The Mental Capacity Act 2005 (MCA) defines mental capacity as time and decision specific. It provides a legal framework for assessing mental capacity and then making best interest decisions when a person (aged 16+) is assessed not to have capacity.
The Act promotes consultation and requires transparency in decision making processes in order to protect and empower people from random or unsound decision making.
The Act is supported by a Code of Practice. All paid and professional workers are legally required to ‘have regard to’ the Code and its statutory principles and should be able to provide evidence of this through proper recording systems.
A formal Best Interests Meeting may be required:
- When decisions are very complex, significant or risk laden;
- When there are different decisions with differently loaded risks / benefits;
- When there are different views as to what is considered to be in an individual’s best interests;
- When there are options and issues that require the input of different professionals / people, and which can only be properly covered and addressed through such a face to face a meeting.
Any unresolved disputes between professionals and / or key agencies e.g. in relation meeting criteria for their involvement or service provision, or unresolved disagreement about roles and responsibilities as either decision makers or consultants within the decision making process, should be addressed at a senior management level prior to the best Interest meeting.
If the situation is very urgent, decisions will have to be made based on information and people available to consult within the timescales imposed by the nature and urgency of the decision. The decision maker will still need to meet the requirements of the statutory checklist.
This guidance, and accompanying pro forma is intended to support Decision Makers, Chair persons and Minute Takers through the process of arranging, managing and recording a Best Interest Meeting, so that:
- The MCA statutory principles and Best Interest check list enshrined in the Act are properly considered;
- The person remains central to the decision and (s)he and all relevant professional and informal networks are properly consulted and lines of responsibility clarified;
- *There is a forum and clear structure which promotes partnership working, the sharing of relevant information, positive expression of different views, problem solving, and analysis of the risks and benefits attached to different options;
- If a decision cannot be made, further action and information needed to facilitate this is formally agreed;
- The decision making process is transparent, clearly recorded and can stand up to scrutiny. If the matter is referred to the Court of Protection, the Court will require evidence of how decisions have been made.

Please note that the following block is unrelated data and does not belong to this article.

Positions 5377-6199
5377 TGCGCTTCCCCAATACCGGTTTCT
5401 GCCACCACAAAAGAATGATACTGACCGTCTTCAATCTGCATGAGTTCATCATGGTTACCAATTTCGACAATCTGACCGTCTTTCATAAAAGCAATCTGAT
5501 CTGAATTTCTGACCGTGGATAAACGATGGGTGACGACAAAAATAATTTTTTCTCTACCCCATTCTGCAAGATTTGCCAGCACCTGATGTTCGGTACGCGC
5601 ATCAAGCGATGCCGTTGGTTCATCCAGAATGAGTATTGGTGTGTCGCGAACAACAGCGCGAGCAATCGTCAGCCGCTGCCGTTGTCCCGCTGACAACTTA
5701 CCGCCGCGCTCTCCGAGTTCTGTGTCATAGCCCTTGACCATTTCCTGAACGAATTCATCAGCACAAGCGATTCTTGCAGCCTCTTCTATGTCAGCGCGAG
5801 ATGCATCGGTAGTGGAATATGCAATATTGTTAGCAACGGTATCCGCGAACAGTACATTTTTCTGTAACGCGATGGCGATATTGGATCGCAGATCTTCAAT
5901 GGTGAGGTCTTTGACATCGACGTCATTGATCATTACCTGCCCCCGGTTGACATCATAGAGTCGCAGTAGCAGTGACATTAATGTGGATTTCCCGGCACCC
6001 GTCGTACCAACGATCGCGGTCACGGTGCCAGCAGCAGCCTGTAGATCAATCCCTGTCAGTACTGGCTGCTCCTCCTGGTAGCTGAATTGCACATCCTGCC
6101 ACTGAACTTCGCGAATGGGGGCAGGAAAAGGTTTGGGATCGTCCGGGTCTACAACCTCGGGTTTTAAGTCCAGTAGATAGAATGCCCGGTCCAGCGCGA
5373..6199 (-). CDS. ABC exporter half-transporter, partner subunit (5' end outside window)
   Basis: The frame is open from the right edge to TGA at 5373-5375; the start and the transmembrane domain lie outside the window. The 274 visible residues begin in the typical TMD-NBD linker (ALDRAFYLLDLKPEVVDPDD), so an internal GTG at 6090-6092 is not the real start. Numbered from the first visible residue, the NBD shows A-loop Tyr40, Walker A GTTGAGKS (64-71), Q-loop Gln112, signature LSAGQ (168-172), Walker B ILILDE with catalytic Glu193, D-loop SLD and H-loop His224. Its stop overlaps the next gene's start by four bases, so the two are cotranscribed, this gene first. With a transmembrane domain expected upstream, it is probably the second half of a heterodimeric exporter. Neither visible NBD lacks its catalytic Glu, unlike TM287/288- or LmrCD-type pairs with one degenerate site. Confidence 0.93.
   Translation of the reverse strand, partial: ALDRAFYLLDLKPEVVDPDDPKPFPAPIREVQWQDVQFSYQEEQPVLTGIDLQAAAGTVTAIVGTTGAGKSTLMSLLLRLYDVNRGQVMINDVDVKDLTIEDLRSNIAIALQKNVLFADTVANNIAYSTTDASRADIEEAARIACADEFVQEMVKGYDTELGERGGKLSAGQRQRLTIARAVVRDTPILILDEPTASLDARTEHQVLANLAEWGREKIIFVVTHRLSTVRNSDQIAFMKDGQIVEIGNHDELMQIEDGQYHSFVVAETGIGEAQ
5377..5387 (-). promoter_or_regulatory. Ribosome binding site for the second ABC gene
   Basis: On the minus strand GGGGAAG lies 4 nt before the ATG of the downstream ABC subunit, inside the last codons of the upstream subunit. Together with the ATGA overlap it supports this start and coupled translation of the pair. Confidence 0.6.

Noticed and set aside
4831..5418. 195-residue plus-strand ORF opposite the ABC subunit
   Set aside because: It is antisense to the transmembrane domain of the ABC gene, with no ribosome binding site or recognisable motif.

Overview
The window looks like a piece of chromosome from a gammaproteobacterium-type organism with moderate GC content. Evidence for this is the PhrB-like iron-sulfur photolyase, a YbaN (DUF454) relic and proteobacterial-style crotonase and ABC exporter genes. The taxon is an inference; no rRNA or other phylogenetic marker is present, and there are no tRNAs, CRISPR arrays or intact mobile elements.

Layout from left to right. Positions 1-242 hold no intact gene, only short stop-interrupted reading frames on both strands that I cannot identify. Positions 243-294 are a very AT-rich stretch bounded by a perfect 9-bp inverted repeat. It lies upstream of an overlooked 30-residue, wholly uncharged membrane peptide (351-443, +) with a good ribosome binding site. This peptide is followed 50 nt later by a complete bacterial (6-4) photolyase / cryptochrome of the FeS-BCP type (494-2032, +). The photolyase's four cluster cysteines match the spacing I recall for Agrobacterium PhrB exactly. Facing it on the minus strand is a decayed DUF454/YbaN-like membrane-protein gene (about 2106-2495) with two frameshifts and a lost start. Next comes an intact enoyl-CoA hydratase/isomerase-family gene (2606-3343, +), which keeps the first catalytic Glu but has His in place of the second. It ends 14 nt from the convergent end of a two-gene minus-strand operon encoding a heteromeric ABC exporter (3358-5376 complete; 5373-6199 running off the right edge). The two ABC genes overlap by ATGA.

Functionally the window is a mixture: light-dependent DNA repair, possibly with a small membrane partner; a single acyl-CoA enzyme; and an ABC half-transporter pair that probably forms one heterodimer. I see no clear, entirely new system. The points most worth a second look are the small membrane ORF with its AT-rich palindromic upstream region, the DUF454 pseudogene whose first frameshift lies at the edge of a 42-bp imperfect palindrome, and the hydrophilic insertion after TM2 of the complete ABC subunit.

The need for a Best Interest decision making meeting will usually be initiated by the designated decision maker or their manager, but could be prompted by others appropriately involved in the situation / decision.
There must be clarity about the nature and the purpose of the meeting, and that the decision is one that can be made under the MCA and Best Interest principles1. If there is more than one decision to be made, each decision should be defined and the relevant people for each decision involved.
The person must already have been properly assessed to lack capacity to make the decisions(s) concerned using the Statutory 2 stage test 2 and a review of their capacity undertaken, appropriate to their circumstances and the time lapse between the most recent mental capacity assessment and the Best Interest meeting.
A person’s needs and situation may fall within different legislative structures or other processes e.g. Mental Health Act legislation or safeguarding procedures. It may be necessary and appropriate to include these elements within the Best Interest meeting, but the Best Interest meeting is not a substitute e.g. for a Safeguarding Strategy meeting or Case Conference, or CPA. The Chair person should confirm what authority the Best Interest meeting has in relation to any of these other elements, and if they need also to be addressed separately within a different formal or statutory process.
The agenda should be sent out prior to the meeting so that all those attending are clear about what the decision is that needs to be made.
1 Some serious medical treatments e.g. non therapeutic sterilisation and other decisions which carry untested ethical dilemmas require a ruling from the Court of Protection. Other very personal decisions e.g. around consent to sexual relations, cannot be made under the MCA and a best Interest decision may for e.g. focus on the least restrictive alternatives for managing particular relationships.
2 Stage 1 Diagnostic Test:
Does the person have an impairment of, or disturbance in the functioning of the mind or brain? If so, is that impairment / disturbance such that the person cannot:
Stage 2 Functional Test:
Understand information relevant to the decision or:
Retain that information long enough to:
Use or weigh up that information as part of the decision making process or Communicate that decision by any means.
All invitees should be clear about their role and the contribution they can make, and should come prepared with relevant information. Agreement should be reached about how to include the contribution / views of any person who is unable to attend, so that the meeting can still serve its purpose, rather than be unduly delayed.
Attendance and the subsequent sharing of information should be in line with the Data Protection Act 2018 and on a need to know basis. It may be appropriate for some contributors to attend part of the meeting, or provide information through earlier discussion or in writing.
This should not be the decision maker, and may be the decision maker’s line manager or another senior professional with relevant skills and experience in chairing meetings. Attendees may have different or opposing views and different levels of experience in such meetings. The decision may have a significant impact on the person, and a role of the chair person is to ensure everyone has the opportunity to contribute.
The Decision Maker: